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Determining off-diagonal $ \beta_i$ coefficients

I will now provide several results for the $ \beta_i$ coefficients, and then follow the results with a general proof of their correctness.

In many useful and important cases, the coefficients $ \beta_i$ are determined by

$\displaystyle \beta_i = s_{i1}^d + s_{i2}^d + s_{i3}^d - \frac{1}{3K_R^g}.$ (10)

Again, $ K_R^g$ is the Reuss average of the grain modulus, since the local grain modulus is not necessarily assumed uniform here as discussed previously. Equation (10) holds as written for homogeneous grains, such that $ K_R^g \equiv K^g$ . It also holds true for the case when $ K_R^g$ is determined instead (Wood, 1955; Hashin, 1962; Reuss, 1929) by

$\displaystyle \frac{1}{K_R^g} \equiv \sum_{m=1,\ldots,n}\frac{v_m}{K_m},$ (11)

where $ v_m$ is the volume fraction (out of all the solid material present, so that $ \sum_m v_m = 1$ ). However, when the grains themselves are uniform but anisotropic, I need to allow again for this possibility, and this can be accomplished by defining three directional grain bulk moduli determined by:

$\displaystyle \frac{1}{3\overline{K}_i^g} \equiv s_{i1}^g + s_{i2}^g + s_{i3}^g = s_{1i}^g + s_{2i}^g + s_{3i}^g,$ (12)

for $ i = 1,2,3$ . The second equality follows because the compliance matrix is always symmetric. I call these quantities in (12) the ``partial grain-compliance sums,'' and the $ \overline{K}_i^g$ are the directional grain bulk moduli. Note that the factors of three have again been correctly accounted for because in agreement with (5):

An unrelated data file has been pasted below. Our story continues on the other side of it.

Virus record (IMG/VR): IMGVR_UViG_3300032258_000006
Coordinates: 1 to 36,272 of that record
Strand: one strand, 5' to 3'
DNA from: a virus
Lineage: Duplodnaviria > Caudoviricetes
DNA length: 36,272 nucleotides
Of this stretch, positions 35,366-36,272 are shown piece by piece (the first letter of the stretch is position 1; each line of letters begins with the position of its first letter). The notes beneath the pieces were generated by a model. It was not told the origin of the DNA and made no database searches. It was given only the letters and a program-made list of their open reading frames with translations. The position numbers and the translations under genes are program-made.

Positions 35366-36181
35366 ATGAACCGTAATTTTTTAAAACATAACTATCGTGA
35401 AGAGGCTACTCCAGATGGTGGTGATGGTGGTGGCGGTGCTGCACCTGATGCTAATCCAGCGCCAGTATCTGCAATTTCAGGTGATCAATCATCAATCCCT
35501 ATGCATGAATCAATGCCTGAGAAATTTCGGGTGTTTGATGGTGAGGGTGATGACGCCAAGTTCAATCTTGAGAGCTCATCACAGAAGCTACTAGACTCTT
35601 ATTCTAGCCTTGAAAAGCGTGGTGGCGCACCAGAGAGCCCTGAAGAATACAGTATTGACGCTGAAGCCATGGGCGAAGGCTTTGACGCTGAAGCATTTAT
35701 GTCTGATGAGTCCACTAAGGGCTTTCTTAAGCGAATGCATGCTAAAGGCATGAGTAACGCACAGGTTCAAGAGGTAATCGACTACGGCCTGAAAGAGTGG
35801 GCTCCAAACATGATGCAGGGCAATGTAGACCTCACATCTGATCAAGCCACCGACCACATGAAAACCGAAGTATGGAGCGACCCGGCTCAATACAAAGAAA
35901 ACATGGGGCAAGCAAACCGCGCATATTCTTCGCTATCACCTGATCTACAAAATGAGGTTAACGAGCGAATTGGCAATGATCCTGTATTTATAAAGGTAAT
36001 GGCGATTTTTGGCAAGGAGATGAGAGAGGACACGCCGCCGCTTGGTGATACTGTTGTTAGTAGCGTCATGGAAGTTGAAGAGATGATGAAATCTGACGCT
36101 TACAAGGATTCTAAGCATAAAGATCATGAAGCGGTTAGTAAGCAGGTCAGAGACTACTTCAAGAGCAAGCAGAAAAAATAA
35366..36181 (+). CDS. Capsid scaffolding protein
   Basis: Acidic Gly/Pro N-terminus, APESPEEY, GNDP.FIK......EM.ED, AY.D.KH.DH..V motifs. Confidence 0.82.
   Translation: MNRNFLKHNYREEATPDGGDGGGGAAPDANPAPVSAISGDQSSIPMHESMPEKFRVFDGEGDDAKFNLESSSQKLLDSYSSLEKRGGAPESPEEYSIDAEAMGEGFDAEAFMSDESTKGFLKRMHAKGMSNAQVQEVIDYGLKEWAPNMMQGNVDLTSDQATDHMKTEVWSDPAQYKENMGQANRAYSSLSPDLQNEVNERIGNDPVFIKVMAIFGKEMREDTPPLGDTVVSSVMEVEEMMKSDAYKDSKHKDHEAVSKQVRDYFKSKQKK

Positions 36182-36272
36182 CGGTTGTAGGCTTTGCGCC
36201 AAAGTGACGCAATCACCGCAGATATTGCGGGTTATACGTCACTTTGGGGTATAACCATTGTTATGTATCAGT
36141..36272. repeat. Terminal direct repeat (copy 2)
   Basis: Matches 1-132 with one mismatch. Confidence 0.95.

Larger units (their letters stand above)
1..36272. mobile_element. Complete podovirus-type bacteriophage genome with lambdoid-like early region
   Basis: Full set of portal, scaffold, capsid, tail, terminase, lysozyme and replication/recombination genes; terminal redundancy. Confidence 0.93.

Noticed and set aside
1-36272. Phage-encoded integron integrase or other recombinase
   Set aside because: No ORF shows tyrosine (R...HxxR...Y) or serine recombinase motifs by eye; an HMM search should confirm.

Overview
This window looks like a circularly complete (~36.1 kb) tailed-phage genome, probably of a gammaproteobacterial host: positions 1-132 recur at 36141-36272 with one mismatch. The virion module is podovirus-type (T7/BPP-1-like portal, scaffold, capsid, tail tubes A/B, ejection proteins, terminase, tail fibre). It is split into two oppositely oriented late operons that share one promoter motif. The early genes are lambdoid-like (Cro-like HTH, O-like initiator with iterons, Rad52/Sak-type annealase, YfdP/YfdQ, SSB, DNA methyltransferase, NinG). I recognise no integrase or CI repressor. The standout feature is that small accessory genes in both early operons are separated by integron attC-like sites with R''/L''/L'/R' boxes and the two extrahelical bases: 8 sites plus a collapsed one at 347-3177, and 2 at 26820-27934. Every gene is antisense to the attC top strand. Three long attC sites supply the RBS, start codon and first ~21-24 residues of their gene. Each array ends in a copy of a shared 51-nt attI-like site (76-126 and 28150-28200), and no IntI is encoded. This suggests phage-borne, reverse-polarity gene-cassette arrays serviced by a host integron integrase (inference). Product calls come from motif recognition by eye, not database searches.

$\displaystyle \sum_{i=1,2,3} \frac{1}{3\overline{K}_i^g} = \frac{1}{K_R^g},$ (13)

I can also simplify and symmetrize our notation somewhat by introducing a similar concept for the drained constants, so that

$\displaystyle \frac{1}{3\overline{K}_i^d} \equiv s_{i1}^d + s_{i2}^d + s_{i3}^d = s_{1i}^d + s_{2i}^d + s_{3i}^d,$ (14)

for $ i = 1,2,3$ . Then, the formula for (10) is replaced by

$\displaystyle \beta_i = \frac{1}{3\overline{K}_i^d} - \frac{1}{3\overline{K}_i^g}.$ (15)

If the three contributions represented by (12) for $ i = 1,2,3$ happen to be equal, then clearly each equals one-third of the sum (13).

The preceding results are for perfectly aligned grains. If the grains are instead perfectly randomly oriented, then it is clear that the formulas in (10) hold as before, but now $ K_R^g$ is determined instead by (5).

All of these statements about the $ \beta_i$ 's are easily proven by considering the situation when $ \sigma_{11} = \sigma_{22} = \sigma_{33} = -p_c = -p_f$ , where $ p_c$ is uniform external confining pressure, and $ p_f$ is the internal fluid pressure. Because then, from (1), I have (since by my assumption $ p_c = p_f$ ):

$\displaystyle -e_{ii} = <tex2html_comment_mark>32 \frac{1}{3\overline{K}_i^d}p_...
...(s_{i1}^g + s_{i2}^g + s_{i3}^g\right)p_f \equiv \frac{p_f}{3\overline{K}_i^g},$ (16)

in the most general of the three cases discussed, and holding true for each value of $ i = 1,2,3$ . This is a statement about the strain $ e_{ii}$ that would be observed in this situation, as it must be the same if these anisotropic (or inhomogeneous) grains were immersed in the fluid, while measurements were taken of the strains observed in each of the three directions $ i = 1,2,3$ , during variations of the fluid pressure $ p_f$ . I consider this proof to be a thought experiment for determining these coefficients, in the same spirit as those proposed originally by Biot and Willis (1957) and Biot (1962) for the isotropic and homogeneous case.

next up previous [pdf]

Next: The coefficients and effective Up: BASICS OF ANISOTROPIC POROELASTICITY Previous: Orthotropic poroelasticity